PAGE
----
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Monday, Oct. 30, 2006

East Asian community a tough prospect

Some cause for optimism but differences between nations remain sharp

Staff writer

OSAKA -- An East Asian community with a common currency and integrated economic system modeled on the European Union is the dream of optimists who point to the unprecedented economic exchanges between Japan, China and South Korea over the past few years as proof such a grouping is possible.

But pessimists warn that unresolved historical issues, fundamentally different systems of government among the nations and the current structure of Japan's alliance with the United States mean that it's unlikely an integrated East Asian community will become reality anytime soon.

These two views drove much of the discussion at a three-day conference in Osaka that concluded Sunday. Sponsored by Osaka City University and the European Commission delegation in Japan, the conference discussed what a future East Asian community might look like and what lessons might be learned from the history of the European Union.

The centerpiece of a regional community would be a common currency, and several speakers traced the history of the euro and called for stronger government efforts to establish a single currency for not only East Asia but also Southeast Asian countries with high levels of economic development.

"Gradual integration of the East and certain Southeast Asian economies could lead to a regional currency, in which Japan, South Korea, China, Hong Kong, Singapore, Taiwan, Malaysia and Thailand could participate," said Eiji Yamashita, a professor at Osaka City University and a member of the Council on East Asian Community, a blue-ribbon panel of experts that advises Asian governments.

The path to creating a community and a common currency faces numerous roadblocks, including Washington, which fears a weakened dollar as well as diminished power and influence in the region. One European participant warned that Japan's security reliance on the United States in particular is a major deterrent to an East Asian community.

"The Japan-U.S. Security Treaty is a relic of the past. If you want true regional security and integration in Asia, use ASEAN as your model. If you want to ease political tensions, start by having the leaders of Japan and China agree that they will never fight each other," said Karl van Wolferen, a professor at the Institute of Comparative Political and Economic Institutions at the University of Amsterdam and a former Tokyo-based journalist.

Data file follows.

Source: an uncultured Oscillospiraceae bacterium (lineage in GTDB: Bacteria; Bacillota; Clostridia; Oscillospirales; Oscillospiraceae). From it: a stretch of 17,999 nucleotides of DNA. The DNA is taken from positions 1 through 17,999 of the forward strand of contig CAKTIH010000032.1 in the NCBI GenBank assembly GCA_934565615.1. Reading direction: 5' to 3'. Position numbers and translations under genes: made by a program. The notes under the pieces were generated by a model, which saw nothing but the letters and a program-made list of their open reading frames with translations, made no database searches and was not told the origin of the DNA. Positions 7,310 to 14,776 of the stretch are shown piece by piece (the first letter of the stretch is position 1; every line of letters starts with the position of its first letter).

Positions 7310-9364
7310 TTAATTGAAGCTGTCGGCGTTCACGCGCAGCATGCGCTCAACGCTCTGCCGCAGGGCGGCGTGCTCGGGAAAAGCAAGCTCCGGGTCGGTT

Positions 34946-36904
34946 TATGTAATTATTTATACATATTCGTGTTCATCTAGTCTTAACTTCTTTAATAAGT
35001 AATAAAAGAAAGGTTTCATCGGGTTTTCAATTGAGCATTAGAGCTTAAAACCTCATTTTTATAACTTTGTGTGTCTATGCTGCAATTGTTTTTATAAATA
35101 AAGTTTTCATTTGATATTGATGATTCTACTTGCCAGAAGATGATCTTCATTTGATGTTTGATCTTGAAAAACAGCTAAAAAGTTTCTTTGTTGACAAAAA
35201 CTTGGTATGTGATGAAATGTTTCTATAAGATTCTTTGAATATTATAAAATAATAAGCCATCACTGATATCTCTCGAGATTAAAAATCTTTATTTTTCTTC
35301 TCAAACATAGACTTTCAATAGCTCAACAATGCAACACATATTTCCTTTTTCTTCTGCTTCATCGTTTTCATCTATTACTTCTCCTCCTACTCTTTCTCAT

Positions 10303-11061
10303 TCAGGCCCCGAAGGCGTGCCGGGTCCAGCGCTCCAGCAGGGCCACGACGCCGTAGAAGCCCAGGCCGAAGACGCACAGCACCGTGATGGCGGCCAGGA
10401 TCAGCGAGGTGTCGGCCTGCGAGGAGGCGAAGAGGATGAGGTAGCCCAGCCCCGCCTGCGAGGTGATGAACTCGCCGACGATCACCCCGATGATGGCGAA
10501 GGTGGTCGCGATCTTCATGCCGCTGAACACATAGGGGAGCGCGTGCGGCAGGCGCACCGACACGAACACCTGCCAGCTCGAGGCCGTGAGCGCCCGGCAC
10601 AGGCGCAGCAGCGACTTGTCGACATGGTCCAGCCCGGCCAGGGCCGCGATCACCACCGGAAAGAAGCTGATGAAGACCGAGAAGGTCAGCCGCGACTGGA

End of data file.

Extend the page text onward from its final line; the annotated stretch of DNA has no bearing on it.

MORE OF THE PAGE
Robert Eldridge, an associate professor at the Osaka School of International Public Policy, however, said the Japan-U.S. alliance benefits the entire region, and acts as a positive catalyst for further regional security cooperation and has nonmilitary benefits.

"The alliance is the base for other forms of joint military cooperation between Japan and Asia. The presence of the U.S. military in Japan, and the Asian region, also plays a vital role in humanitarian aid, as was seen after the Asian tsunami in December 2004," Eldridge said.

Another problem is historical reconciliation. Conference participants were in agreement that former Prime Minister Junichiro Koizumi's diplomatic policy toward China and South Korea was a failure. They expressed hope that Shinzo Abe will chart a different course, one based on reconciliation efforts like those of Germany and France, the EU's two most influential nations.

"Japan needs to accept the reality of the rise of China, no matter how bitter a pill it may be to swallow. Japan also needs to recognize that its pacifism originates more from a feeling that Japanese suffered during the war rather than from a recognition that Japan started the war and caused damage and pain to its Asian neighbors," said Toshiya Tsugami, president of Toa Capital and a former official of the Ministry to Economy, Trade and Industry.

"But reconciliation is a mutual effort. If China insists the only way to reconcile historical differences is for Japan to accept the official historical views of the Chinese Communist Party, reconciliation will be unlikely," Tsugami said.

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The Japan Times

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